Beyond Naval Interventions In Somali Piracy – Analysis
By Joana Ama Osei-Tutu*
In 2011, at the height of piracy attacks along the Somali coastline and the Gulf of Aden, 237 separateattacks were reported. This figure has fallen drastically over the years, with only 12 attacks being reported in 2014. This decline has been attributed to the collective efforts of the international community to address Somali piracy.
A major aspect of the counter-piracy efforts was the military operations carried out since 2008, particularly through the European Union Naval Force Operation ATALANTA and the Operation Ocean Shield mounted by the North Atlantic Treaty Organisation. The multinational naval presence served as the main deterrent against maritime piracy in the Gulf of Aden. These efforts were accompanied by a multitude of protection mechanisms employed by the shipping industry, including the hiring of armed personnel to accompany vessels as they transited through the Gulf of Aden. Efforts also focused on strengthening the rule of law, with regional prosecution centres established in Kenya and Seychelles as well as four new prisons constructed in Somalia under the Maritime Crime Programme of the United Nations Office on Drugs and Crime.
While these initiatives made piracy unattractive and led to a gradual reduction in the number of attacks, they did not address the root causes of piracy. Piracy in Somali emerged from the sense of exploitation arising from practices such as Illegal, Unreported and Unregulated (IUU) fishing in Somalian waters, a lack of political stability and extremely high youth unemployment. As long as these root causes are not sufficiently addressed, the threat of resurgence in piracy attacks in the Gulf of Aden will remain.
The majority of Somali pirate groups were made up of young unemployed men who saw piracy as a means to make a living. With the decline in piracy many young men are now turning to small scale fishing and related activities. However, their small fishing vessels cannot compete with the foreign fishing trawlers operating illegally along the coastline. Ironically, the decline in pirate attacks has been associated with an increase in IUU fishing along the Somali coast. When piracy was most prevalent, illegal fishers avoided Somali waters.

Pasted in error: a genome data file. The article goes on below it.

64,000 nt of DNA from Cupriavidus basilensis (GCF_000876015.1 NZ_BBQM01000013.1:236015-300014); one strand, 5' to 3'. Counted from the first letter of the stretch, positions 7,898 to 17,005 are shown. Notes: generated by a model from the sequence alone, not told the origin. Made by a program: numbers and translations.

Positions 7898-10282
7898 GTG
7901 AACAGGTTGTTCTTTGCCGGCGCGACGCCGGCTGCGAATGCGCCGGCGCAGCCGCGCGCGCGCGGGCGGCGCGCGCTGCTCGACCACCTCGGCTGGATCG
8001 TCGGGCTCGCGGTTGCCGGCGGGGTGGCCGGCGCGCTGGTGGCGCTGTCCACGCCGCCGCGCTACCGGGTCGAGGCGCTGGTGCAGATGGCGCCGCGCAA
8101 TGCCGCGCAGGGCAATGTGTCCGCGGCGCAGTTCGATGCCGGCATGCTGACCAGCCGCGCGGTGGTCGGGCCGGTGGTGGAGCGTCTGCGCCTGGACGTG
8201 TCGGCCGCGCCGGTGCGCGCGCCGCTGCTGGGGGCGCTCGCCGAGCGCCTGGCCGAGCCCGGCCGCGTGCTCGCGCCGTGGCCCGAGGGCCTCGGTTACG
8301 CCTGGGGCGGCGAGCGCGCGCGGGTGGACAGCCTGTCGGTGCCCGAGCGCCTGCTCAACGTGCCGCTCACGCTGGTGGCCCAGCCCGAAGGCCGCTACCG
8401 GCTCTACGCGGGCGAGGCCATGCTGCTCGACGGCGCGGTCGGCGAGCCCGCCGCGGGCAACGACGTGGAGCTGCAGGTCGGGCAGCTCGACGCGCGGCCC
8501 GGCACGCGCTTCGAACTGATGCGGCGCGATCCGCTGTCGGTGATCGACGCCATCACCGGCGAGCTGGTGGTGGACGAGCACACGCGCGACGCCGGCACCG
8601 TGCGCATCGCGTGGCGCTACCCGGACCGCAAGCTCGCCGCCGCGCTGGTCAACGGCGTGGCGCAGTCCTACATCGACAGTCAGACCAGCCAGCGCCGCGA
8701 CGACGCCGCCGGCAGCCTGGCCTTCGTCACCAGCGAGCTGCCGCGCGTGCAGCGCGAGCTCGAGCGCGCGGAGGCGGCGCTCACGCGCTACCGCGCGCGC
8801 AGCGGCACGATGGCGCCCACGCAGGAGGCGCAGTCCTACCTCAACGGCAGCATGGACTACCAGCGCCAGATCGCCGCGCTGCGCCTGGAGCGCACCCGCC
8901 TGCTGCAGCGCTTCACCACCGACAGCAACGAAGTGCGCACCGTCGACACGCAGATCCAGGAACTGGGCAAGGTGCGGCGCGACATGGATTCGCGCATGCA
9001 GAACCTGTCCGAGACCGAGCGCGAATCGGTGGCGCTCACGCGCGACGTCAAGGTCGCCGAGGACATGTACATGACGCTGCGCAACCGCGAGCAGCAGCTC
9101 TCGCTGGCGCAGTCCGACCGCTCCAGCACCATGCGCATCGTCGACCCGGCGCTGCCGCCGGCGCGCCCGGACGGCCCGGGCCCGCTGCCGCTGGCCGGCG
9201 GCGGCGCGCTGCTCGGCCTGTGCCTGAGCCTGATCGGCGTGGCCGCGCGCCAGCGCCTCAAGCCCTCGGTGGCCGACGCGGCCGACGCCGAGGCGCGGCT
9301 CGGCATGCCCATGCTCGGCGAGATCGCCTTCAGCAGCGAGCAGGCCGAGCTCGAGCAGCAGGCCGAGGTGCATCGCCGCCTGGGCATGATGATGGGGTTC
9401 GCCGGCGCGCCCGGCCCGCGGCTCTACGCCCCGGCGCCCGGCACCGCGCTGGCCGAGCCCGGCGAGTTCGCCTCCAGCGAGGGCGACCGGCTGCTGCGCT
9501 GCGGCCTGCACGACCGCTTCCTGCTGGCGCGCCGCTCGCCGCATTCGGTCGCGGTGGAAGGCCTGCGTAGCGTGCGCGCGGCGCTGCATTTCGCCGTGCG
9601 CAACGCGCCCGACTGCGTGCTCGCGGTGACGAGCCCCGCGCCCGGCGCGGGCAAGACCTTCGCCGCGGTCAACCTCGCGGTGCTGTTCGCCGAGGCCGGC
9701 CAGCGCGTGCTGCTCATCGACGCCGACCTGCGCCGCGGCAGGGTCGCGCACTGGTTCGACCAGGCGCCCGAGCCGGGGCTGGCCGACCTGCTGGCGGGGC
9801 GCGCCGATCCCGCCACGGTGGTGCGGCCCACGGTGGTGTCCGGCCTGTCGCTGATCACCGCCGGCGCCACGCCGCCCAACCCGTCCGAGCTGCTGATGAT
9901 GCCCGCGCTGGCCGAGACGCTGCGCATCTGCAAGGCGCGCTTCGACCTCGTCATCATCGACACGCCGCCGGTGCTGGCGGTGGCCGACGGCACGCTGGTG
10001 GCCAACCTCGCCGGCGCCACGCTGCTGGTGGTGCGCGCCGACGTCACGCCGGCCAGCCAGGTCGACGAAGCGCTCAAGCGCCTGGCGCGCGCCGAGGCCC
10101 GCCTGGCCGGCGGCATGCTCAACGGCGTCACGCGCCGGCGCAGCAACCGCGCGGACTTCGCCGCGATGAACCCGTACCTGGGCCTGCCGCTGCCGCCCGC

Foreign warships patrolling the Somali coastline should act not only as a military deterrent, but should also serve as coastguards for the Somali people. Operation ATALANTA’s mandate specifies, amongst other objectives, that it ‘monitors fishing activities off the coast of Somalia’ and ‘supports other EU missions and international organisations working to strengthen maritime security’. In view of this mandate and the limited resources available to the Somali government to equip and operate a functional coast guard and navy, Operation ATALANTA will need to play a greater role in supporting a wide range of maritime governance functions, including the monitoring, control and surveillance (MCS) of fishing vessels operating in Somali waters.